(HealthCastle.com) Back in the good old days of air travel, when most flights of more than a couple of hours included a meal, it was easy for vegetarians to find food in-flight. All you had to do was request a vegetarian meal when you booked your ticket, and not only were you assured a vegetarian meal on the plane – you actually got your meal delivered to your seat before they started wheeling the cart down the aisle to dish out the standard-issue fare…
Copy editing seems to be on the way out in newspapers across the country. The number of simple errors that make it into print is increasing in most papers, and some even offer the option to “report a typo” in their online stories.
Here’s the thing: Copy editing matters, and it’s about much more than typos. I normally find myself rolling my eyes at a few silly mistakes in the big papers (don’t get me started on the online only content posted by radio and TV stations), but today I actually had to give up reading a story in the Globe and Mail because the number of errors was so distracting that the content just wasn’t sinking in.
The worst part is that at least two errors were straight typos that even a spell check program would have caught. Surely the Globe can afford to run spell check, even if they can’t afford to keep copy editors on staff?
I thought it would be interesting to compare some of the mistakes in the printed paper with the story online to see how it’s evolved. Many (not all) of the errors have been fixed, and I have to wonder if they were changed because staff spotted them or because readers did. If it was staff who spotted the mistakes, why were they not given the chance to do so before the paper went to press?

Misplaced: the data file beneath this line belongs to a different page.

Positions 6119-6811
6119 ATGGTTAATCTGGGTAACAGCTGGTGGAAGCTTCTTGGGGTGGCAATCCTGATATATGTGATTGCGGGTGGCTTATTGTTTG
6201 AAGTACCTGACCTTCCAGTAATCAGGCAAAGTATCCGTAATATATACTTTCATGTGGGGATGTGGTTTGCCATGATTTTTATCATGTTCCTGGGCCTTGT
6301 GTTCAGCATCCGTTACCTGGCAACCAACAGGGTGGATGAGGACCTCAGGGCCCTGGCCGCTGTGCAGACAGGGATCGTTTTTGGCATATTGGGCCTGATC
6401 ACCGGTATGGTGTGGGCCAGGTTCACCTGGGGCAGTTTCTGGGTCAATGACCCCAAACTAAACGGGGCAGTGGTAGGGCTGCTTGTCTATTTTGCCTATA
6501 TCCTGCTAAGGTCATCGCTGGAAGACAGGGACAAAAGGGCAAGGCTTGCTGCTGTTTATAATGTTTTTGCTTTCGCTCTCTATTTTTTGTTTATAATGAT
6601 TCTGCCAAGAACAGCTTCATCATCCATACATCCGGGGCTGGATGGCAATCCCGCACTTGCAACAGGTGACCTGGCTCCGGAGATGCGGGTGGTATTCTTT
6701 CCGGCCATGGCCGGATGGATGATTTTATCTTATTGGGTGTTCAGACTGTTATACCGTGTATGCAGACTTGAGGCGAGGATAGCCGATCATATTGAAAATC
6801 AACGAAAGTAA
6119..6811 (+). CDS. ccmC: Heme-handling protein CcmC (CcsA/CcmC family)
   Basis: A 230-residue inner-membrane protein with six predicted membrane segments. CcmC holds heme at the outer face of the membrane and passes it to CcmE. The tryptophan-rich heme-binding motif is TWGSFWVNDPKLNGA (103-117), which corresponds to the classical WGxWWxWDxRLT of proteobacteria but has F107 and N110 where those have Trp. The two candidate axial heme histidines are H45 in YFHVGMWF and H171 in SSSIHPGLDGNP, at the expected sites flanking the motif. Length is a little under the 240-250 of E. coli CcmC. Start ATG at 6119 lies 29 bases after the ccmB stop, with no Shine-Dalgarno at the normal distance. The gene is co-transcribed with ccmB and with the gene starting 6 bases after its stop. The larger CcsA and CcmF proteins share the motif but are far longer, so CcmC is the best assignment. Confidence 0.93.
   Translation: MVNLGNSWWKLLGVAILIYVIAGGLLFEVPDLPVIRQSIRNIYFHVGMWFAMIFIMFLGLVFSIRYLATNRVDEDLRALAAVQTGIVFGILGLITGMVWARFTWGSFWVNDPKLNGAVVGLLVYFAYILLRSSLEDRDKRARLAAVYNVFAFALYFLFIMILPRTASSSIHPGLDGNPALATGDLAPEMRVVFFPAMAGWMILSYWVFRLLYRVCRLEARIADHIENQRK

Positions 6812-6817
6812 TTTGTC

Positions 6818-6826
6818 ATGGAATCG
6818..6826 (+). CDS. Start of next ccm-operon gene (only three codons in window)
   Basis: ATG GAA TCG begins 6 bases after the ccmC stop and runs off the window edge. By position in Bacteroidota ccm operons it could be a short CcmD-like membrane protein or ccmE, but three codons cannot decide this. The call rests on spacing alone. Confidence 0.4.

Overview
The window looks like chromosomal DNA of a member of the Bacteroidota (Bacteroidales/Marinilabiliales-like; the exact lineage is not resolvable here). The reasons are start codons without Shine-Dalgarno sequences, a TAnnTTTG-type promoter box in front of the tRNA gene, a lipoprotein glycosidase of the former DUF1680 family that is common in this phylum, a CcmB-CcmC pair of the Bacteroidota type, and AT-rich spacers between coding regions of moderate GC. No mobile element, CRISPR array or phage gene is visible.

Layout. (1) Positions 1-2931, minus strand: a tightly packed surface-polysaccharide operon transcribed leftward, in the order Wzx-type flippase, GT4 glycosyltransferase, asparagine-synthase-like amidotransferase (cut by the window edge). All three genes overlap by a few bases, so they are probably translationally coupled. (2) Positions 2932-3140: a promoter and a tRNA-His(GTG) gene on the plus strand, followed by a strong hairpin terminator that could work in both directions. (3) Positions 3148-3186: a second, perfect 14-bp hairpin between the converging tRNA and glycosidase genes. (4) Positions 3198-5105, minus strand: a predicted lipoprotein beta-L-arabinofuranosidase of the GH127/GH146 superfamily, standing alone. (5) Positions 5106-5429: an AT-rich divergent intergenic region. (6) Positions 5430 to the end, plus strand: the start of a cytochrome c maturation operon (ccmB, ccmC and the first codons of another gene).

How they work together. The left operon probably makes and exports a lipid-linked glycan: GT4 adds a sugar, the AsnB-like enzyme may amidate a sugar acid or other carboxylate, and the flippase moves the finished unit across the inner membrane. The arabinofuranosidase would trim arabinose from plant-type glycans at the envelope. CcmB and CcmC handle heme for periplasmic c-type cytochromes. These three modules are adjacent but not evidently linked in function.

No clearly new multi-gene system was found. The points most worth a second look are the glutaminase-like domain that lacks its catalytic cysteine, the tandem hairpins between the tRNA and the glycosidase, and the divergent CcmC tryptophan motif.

Here are just four errors from the print story, and what had happened to them online as of 2:45 Pacific time on Sunday.
|“hopsital”||Spelling error||Yes: Changed to “hospital”|
|“65% of Canadians die in hospital every year”||Factual error: If 65% of Canadians died in hospital every year, we’d be in big trouble. The sentence as worded means that 65% of all the people in Canada die in hospital every year.||Yes: Changed to “65 per cent of Canadian deaths every year occur in hospitals.” Ah, that’s much better. Much less likely to lead to catastrophic depopulation.|
|“SAYS Ru Taggar Sunnybrook’s chief nursing executive”||Miscapitalization; missing comma||Yes: Changed to “says Ru Taggar, Sunnybrook’s chief nursing executive|
|“when he signs Danny Boy“||Typo (wrong word)||No: “Signs” has not yet been corrected to “sings”|
I may be pickier than most, but the Globe actually lost me as a reader on this story because I was so distracted by the number of simple errors. Some of these would have been caught by a simple spell check (“hopsital,” “SAYS”). But only a real, live person can catch an error like the incorrect use of a statistic.
Copy editing is much more than catching typos: It’s an important part of presenting a credible story.
(HealthCastle.com) Salmon is quite simply one of the healthiest foods you can eat. It’s great for light but substantial meals, especially if you’re trying to reduce your meat intake, and you can eat it in a wide variety of ways, from sushi to canned to grilled to baked. The American Heart Association recommends eating at least two servings of fish a week, particularly fatty fish like salmon. Let’s take a look at the nutrition data to find out why…